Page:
The Daily Briefing editorial team highlights several interesting health care stories and studies that didn't quite make this week's Briefing. What are you reading this weekend? Let us know in the comments or on Twitter.
Marcelle Maginnis' reads
How Iceland drastically cut teen substance abuse: After implementing a national plan designed to prevent teen substance abuse by increasing teens' overall wellbeing, Iceland today "tops the European table for the cleanest living teens," Emma Young writes for Mosaic. The "Youth in Iceland" plan increased teens' access to organized activities like sports and dance, fostered parental involvement in school and at home, and curbed access to alcohol and tobacco. But while the initiative has been correlated with success in Iceland, researchers say it could be hard to implement elsewhere, where residents might not want to allow the government so much involvement in family life.
James Bond's retirement plan: The fictional spy has yet to leave service, but many real people who work in British intelligence services start looking for jobs in the private sector after a decade or so, Chris Stokel-Walker writes for Bloomberg. While the government work is "thrilling, stressful, and challenging," Stokel-Walker explains, the compensation—£30,490 ($37,500)—is hardly lucrative. But even after former spies have switched jobs, it's difficult for them to leave public service for good: "There will always be a friendly contact maintained, if not a slightly less formal arrangement," says Annie Machon, 48, a former MI5 officer who left the secret service in 1996.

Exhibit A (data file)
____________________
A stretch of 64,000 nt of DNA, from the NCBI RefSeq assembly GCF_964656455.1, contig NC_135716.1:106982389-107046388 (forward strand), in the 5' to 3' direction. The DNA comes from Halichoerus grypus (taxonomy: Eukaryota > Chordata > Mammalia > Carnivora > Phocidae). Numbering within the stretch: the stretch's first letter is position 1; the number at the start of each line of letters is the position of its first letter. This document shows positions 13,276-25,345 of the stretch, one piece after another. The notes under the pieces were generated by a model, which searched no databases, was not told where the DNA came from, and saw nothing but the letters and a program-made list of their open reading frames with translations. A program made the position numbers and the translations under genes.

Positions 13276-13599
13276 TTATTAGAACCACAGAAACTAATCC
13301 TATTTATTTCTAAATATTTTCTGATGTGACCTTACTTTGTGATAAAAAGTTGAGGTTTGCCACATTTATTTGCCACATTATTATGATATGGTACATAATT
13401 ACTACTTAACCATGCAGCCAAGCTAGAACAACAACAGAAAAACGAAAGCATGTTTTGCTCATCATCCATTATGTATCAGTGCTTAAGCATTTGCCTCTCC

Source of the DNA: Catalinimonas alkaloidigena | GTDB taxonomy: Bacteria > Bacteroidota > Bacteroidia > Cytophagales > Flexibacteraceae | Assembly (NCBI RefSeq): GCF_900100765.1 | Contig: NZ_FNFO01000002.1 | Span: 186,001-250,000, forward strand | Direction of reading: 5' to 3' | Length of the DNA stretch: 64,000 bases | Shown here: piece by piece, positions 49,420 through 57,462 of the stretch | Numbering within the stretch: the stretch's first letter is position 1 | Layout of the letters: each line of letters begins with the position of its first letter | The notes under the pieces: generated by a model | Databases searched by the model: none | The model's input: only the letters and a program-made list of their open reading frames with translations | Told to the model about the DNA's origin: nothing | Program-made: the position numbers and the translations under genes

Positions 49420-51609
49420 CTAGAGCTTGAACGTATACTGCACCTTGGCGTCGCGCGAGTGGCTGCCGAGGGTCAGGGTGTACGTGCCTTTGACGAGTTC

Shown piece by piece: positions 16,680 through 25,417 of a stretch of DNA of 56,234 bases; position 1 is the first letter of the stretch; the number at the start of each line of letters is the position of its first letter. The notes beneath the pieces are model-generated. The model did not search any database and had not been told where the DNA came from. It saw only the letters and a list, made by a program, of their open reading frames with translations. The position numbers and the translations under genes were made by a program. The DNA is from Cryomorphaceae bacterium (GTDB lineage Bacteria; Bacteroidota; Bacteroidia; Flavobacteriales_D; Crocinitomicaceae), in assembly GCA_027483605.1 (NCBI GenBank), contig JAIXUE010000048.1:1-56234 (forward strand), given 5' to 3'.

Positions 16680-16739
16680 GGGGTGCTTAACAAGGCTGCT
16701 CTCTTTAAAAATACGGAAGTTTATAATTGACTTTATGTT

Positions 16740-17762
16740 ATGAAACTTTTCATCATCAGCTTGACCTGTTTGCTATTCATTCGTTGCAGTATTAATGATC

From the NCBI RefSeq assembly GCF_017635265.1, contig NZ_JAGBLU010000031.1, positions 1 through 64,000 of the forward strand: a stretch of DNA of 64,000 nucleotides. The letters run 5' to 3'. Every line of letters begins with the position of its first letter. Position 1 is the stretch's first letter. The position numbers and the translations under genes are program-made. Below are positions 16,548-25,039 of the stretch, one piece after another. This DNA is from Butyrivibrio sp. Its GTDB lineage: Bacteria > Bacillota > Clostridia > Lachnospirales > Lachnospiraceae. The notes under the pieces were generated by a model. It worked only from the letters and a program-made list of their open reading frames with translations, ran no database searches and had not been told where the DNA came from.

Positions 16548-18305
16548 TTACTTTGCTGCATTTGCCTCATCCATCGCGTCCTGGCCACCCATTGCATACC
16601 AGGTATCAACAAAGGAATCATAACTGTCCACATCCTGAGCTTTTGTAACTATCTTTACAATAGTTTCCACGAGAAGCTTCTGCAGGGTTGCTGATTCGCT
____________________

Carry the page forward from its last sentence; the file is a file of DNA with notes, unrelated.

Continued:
Sam Bernstein's reads
The next mega-recession could come from space. The sun is comforting; it makes your tomato plants grow. But it's also essentially a giant, continuous thermonuclear explosion that occasional ejects a stream of electrically charged particles toward earth. That's what scientists call a solar storm, and it can cause a lot of damage. For instance, when one such storm hit Canada in 1989, it knocked out Quebec's power grid. But things could be much worse: According to a new study published in Space Weather, a large solar storm could knock out the nation's power grid and cost the U.S. economy $6.2 billion a day, or about 15 percent of daily output. Meanwhile, essential space infrastructure—such as GPS and communication satellites—could be knocked offline. Yikes.
A bulletin from the department of untimely studies. A new study in JAMA Dermatology finds that high-SPF sunscreen is better at protecting against sunburn than the "typical shade from a beach umbrella." Now, anyone who has been to the beach lately knows that Americans have moved on from "typical" beach umbrellas like they ditched regular sized soft drinks. (People are practically building small homes surfside these days.) But more importantly, who releases a study about beach umbrellas in January?
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